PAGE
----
Wednesday, January 15, 2014

A dose of dignity

The loss of control over so many aspects of our lives can be daunting as we age.  What seemed unlimited, like time and energy, begins to ebb away, and our bodies don’t always preform like we want.  Something that used to be so simple, now takes effort and at times causes discomfort.  The idea of running errands or fixing a meal can feel like an insurmountable task. 

It is no wonder that as we near the end of our lives, this loss of strength and energy to do daily things, ultimately affects our very interest in these tasks, leaving us often homebound and isolated.  To survive, we must rely on others to begin to fill in the gaps.  One by one roles and autonomy are stripped away. 

As if this weren’t hard enough, much of our identity is based on objective things like what job we have, or what tasks we perform.  Over a lifetime these roles solidify, becoming like a second skin.  This important sense of self, amidst our environment is a compass really, helping to direct our lives. To lose that can feel like being dropped in a foreign land with an illegible map.

The point of this isn’t meant to be bleak, but to first and foremost inspire compassion for those who are struggling with end of life issues around loss of control and identity, and secondly to offer a way to help.

There is a tool we use in hospice that is meant to directly counteract the downward depressive slide that comes from the loss of sense of self.  Officially it is known as dignity therapy, and it has been shown in research studies to increase dignity, sense of purpose, sense of meaning and will to live. It has also been shown to decrease suffering and depression. 
At its core, dignity therapy really is looking back at life in a narrative way.  It gives people the ability to tell their story through directed questioning.  When facing death, the time spent reflecting on the past allows a chance to reinterpret and reframe things.  In true dignity therapy, the narrative is recorded and transcribed through a series of encounters, creating a document to serve as a legacy that can be passed on and shared with whomever that patient wants.  The benefits then are two fold, the patient has a chance to look back at the important events of their life, which inherently adds meaning and dignity, but also creates something that will outlast themselves, thus easing the existential stress of non -existence.

Some examples of dignity therapy questions are, “What are the most important roles you have played in life?” “What are your most important accomplishments, and what do you feel most proud of?”, or “What have you learned about life that you would want to pass along to others?”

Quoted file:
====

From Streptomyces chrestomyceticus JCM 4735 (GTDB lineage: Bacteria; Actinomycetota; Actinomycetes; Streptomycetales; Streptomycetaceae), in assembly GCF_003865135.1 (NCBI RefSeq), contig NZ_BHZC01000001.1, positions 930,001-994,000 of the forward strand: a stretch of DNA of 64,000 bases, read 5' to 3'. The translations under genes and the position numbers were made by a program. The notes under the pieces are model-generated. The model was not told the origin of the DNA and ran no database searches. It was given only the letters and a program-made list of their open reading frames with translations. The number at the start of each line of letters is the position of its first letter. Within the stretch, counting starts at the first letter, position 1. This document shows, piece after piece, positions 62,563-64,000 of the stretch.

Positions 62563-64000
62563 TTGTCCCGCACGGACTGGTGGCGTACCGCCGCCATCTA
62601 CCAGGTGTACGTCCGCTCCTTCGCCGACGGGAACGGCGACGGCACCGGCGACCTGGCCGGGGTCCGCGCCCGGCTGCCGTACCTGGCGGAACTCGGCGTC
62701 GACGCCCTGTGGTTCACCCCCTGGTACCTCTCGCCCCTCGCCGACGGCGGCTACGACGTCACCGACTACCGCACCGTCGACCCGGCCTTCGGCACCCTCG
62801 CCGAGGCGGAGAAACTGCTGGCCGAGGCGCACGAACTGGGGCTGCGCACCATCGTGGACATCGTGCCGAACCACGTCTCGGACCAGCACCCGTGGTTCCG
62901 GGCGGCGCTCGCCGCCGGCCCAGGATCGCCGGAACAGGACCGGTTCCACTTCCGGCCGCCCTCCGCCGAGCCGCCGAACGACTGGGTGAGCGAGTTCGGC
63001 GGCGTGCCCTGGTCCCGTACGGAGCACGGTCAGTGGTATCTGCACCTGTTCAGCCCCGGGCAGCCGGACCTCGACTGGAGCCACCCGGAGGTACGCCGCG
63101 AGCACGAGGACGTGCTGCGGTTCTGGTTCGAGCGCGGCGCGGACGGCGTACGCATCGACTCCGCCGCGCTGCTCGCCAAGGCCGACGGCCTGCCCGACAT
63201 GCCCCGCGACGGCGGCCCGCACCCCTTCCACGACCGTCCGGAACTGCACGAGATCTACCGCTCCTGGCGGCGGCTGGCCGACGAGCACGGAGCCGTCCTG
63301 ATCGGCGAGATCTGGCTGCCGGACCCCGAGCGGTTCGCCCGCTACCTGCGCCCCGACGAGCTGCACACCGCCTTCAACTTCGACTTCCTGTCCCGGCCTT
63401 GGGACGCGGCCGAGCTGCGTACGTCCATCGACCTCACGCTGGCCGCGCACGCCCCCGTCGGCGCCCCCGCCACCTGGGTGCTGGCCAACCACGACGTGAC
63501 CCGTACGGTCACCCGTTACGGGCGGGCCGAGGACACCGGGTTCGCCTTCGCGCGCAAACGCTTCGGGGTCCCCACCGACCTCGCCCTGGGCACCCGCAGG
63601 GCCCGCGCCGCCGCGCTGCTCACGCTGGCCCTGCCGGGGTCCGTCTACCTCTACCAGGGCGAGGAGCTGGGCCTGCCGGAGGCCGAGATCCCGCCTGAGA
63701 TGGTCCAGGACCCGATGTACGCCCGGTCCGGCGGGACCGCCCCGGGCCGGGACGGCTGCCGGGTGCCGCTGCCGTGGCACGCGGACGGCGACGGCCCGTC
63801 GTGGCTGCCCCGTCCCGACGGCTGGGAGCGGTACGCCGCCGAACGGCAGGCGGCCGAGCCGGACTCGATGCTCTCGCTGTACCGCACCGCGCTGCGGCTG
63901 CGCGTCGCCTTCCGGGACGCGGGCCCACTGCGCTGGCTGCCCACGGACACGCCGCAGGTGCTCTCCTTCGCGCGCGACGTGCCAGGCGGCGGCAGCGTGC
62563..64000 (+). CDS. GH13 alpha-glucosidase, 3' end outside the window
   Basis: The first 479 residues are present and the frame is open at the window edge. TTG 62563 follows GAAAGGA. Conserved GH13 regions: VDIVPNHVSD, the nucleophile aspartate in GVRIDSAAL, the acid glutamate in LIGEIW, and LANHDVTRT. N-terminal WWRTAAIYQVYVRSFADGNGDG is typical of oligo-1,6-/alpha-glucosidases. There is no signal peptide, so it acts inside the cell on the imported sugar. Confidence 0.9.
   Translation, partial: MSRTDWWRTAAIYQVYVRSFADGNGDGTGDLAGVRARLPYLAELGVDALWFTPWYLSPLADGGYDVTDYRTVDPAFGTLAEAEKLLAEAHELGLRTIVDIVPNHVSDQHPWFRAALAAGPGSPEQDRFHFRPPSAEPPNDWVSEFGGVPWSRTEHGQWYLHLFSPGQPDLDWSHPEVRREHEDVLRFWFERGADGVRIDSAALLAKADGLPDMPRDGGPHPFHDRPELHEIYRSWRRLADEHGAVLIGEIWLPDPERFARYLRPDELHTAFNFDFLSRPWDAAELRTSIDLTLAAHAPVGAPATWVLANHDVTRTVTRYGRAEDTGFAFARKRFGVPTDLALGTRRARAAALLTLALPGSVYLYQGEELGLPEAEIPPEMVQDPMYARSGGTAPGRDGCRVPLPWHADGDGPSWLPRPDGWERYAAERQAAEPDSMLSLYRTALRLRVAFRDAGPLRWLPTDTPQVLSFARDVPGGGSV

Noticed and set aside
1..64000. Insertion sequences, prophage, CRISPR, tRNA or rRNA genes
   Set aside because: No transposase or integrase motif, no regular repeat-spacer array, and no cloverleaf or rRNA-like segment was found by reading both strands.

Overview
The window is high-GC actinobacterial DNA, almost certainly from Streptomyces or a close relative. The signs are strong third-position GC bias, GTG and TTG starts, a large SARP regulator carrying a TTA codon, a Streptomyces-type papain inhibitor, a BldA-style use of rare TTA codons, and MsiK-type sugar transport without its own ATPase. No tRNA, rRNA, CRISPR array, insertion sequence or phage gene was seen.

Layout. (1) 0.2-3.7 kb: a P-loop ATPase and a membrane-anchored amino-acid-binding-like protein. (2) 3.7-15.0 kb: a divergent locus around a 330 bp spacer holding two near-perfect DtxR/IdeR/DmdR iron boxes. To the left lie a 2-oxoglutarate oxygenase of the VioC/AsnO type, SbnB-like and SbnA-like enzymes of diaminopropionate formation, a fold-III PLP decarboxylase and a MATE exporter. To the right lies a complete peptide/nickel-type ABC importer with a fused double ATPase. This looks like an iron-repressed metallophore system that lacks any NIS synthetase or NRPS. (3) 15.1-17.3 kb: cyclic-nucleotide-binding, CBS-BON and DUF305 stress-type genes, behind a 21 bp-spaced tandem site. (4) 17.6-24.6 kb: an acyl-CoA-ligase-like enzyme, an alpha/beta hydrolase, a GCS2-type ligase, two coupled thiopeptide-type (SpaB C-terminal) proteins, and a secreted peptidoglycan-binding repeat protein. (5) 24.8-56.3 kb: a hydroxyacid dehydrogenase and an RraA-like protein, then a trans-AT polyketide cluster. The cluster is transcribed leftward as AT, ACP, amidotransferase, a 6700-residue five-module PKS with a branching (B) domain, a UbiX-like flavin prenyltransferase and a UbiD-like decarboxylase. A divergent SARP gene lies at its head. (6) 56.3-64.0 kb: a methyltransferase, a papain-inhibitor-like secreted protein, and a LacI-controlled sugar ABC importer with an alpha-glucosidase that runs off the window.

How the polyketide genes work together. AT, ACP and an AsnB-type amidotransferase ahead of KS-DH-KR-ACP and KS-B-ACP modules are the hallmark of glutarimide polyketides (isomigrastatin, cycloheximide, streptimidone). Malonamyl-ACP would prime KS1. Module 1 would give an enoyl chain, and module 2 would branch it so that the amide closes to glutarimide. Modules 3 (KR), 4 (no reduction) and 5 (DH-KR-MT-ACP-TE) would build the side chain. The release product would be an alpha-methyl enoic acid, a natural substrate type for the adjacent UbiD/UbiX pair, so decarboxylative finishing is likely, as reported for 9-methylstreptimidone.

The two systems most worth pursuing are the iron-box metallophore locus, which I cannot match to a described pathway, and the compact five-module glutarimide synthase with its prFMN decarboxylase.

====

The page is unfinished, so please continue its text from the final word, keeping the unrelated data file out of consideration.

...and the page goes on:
Although dignity therapy is a formal therapy, there is a message here for us all; telling the story of our lives, especially near the end is healing.  As family and friends of people who might be nearing the end of life, we can be empowered to informally do dignity therapy.  Our job is simple; show up, ask questions, and of course, listen. 

Giving Up

When we live in a performance driven, achievement rewarded, and success valued society, it only makes sense that endurance would be applauded.  Those are the stories we like to retell; the odds were against him but he never gave up. She could have walked away, but she hung in there and overcame adversity.

The antonym to enduring would be to give up. Giving up is an unpleasant word. It indicates a resignation to failure or surrender to something more powerful than us. Surrounding its meaning is the idea of abandonment, which frankly I think all of us dread.

These negative connotations associated with giving up are precisely why I cringe when I hear families and even health care workers use the term “giving up” in relation to end of life issues.

“We can’t just give up on Mom” an adult child will say outside of the ICU room of their ailing parent. The implications in such a statement are powerful, as it indicates a very black and white view of success. The line drawn with these words is that of life and death. Meaning life is the victory, no matter how grave, debilitated, miserable, or full of suffering it is.  When this is the goal, not quality of time, but quantity of time, then it is easy to see how the language of giving up can be used for anything that doesn’t contribute to the potential of added days.

What if this view of life at all cost, however, is not what the patient hopes for? While culturally, we have a difficult time discussing these ideas with our friends and families, it is something I have the privilege of doing daily.  The common sentiment I run into is that what most hope for at the end of life is the best quality of time they can have.  They don’t want things done to them if it doesn’t add to better days.  They don’t want to suffer and linger in debilitated states. 

With this in mind, then, when a health crisis presents itself, especially in someone with a progressive disease, the idea of focusing on quality and comfort over death delaying therapies is not at all “giving up”.  Indeed, it is not a failure to honor someone’s wishes, and more crucially it is not a failure to die. If death is failure, I hate to tell you this; we are all going to be big failures one day.  Focusing on comfort is not passive, it’s not abandonment. Healthcare workers don’t just walk away, but instead are very aggressive in taking care of patients. The difference of course is the focus of care; symptoms over disease.

You could even argue that if a patient hopes for the least amount of suffering possible with an end stage disease, that by continually intervening in that diseases natural progression, that this is the true giving up, by way of giving up on the patient’s own wishes and desires.

It all comes back to the definition of success. Let’s be sure we know what the hopes are before we speak of giving up.